Chris Mullin’s steps in the rebuilding process are as simple as any coach around the country has done. To win you must: recruit and execute. But to return St. John’s back to the Big East Conference reputation it once had, winning at home seems so insignificant, but stands as one of the secret building blocks.
“It is important,” Mullin said. “The history of this university and the history of this basketball program [is important]. The one thing I think we did really well this year was play well here.”
Knocking out DePaul Monday, 78-68, finalized the Johnnies home games at Carnesecca Arena. Despite their 9-11 record and three conference wins overall, the Red Storm has quietly compiled a 6-2 record at home.
“Last year I didn’t think we had as good of a feeling as we did this year,” Mullin said. “We had some really great crowds. I always loved playing here and it’s important to feel good about your own building, and I do think they feel good about playing here.”
The statement win that Mullin had been longing for, aside from his monstrous victory over Syracuse in upstate New York, came over Butler at home on December 29. In the 76-73 victory over then-No. 13 Butler, St. John’s immediately turned its home court into one that took careful planning and consideration. Both Greg McDermott and Jay Wright mentioned that game specifically when scouting and compiling a game plan for St. John’s.
In total, the Red Storm nabbed victories over Bethune-Cookman, Binghamton, Cal State Northridge, Fordham, Butler, and DePaul. The only losses came to No. 10 Creighton and Delaware State. Compare that to last year’s 5-6 record. The best win St. John’s had to offer in that campaign came in a two-point win over Rutgers.
“It used to be Alumni Hall and it’s a lot of history there,” Tariq Owens said. “I know we play at The Garden but there’s a lot of history in [this] arena…It’s small and it gets rowdy when you get the fans into it.”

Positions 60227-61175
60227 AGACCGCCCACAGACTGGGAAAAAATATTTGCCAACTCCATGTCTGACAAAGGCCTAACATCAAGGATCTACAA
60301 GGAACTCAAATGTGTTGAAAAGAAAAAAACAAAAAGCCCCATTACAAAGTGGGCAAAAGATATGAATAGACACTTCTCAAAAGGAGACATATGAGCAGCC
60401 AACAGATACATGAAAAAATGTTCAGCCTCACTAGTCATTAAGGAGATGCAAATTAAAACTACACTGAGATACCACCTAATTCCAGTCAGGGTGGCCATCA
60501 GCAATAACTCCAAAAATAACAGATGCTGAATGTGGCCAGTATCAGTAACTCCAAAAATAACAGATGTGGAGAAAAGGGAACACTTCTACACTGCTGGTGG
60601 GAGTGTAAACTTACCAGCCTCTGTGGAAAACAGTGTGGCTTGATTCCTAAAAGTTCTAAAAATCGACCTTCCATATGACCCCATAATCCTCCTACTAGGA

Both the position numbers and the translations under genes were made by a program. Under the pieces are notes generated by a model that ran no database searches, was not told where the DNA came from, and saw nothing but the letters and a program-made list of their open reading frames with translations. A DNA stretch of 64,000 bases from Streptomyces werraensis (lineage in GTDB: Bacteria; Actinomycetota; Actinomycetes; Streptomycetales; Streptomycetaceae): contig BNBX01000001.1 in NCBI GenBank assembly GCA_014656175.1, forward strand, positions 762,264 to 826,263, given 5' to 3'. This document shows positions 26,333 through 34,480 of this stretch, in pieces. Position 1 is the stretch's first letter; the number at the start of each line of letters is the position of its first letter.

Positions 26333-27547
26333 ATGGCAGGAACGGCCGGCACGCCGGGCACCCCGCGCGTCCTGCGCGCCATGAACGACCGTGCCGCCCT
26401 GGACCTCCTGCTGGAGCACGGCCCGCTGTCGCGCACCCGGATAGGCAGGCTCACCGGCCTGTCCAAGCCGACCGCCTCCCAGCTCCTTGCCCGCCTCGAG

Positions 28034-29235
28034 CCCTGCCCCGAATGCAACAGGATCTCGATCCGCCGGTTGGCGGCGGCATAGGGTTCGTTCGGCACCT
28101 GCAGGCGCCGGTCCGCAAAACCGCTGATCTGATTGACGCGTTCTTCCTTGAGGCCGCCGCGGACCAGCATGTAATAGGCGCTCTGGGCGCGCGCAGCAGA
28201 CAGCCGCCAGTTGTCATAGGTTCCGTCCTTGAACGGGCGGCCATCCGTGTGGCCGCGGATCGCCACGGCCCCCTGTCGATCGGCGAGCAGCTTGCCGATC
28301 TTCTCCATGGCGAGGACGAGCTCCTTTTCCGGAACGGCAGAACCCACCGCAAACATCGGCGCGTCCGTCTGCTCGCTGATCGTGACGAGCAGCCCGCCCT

Don’t underestimate the power of home floor, even if St. John’s has two of them. Madison Square Garden is a different animal. It invites Big East fan bases from around the country, possibly drowning out a true, dominant home court. But let’s get back to Carnesseca.
Matt Norlander of CBS Sports reflected on Duke’s ridiculous non-conference home record, one which stands at 130 straight victories. He called it “One of the truly ridiculous streaks in sports that refuses to die.” Duke’s strength in recruiting and in the laurels of history stands as is because of its incredible reputation and the reputation of Mike Kryzewski.
When you win at home, nobody in the country wants to play you there. That’s where St. John’s needs to go, and this season proved that it’s another step in the right direction for the reputation of the program. Mullin didn’t return to the program to make Carnesecca Arena sell out every night. He’s there for much bigger reasons.
Ironically, the most recent non-conference opponent to beat Duke at Duke was Mike Jarvis’ 1999-2000 St. John’s Red Storm, which upset the Blue Devils 83-82. That was 17 years ago.
Home wins are the backbone of a program’s success. Little by little, the Johnnies are trending up in that regard.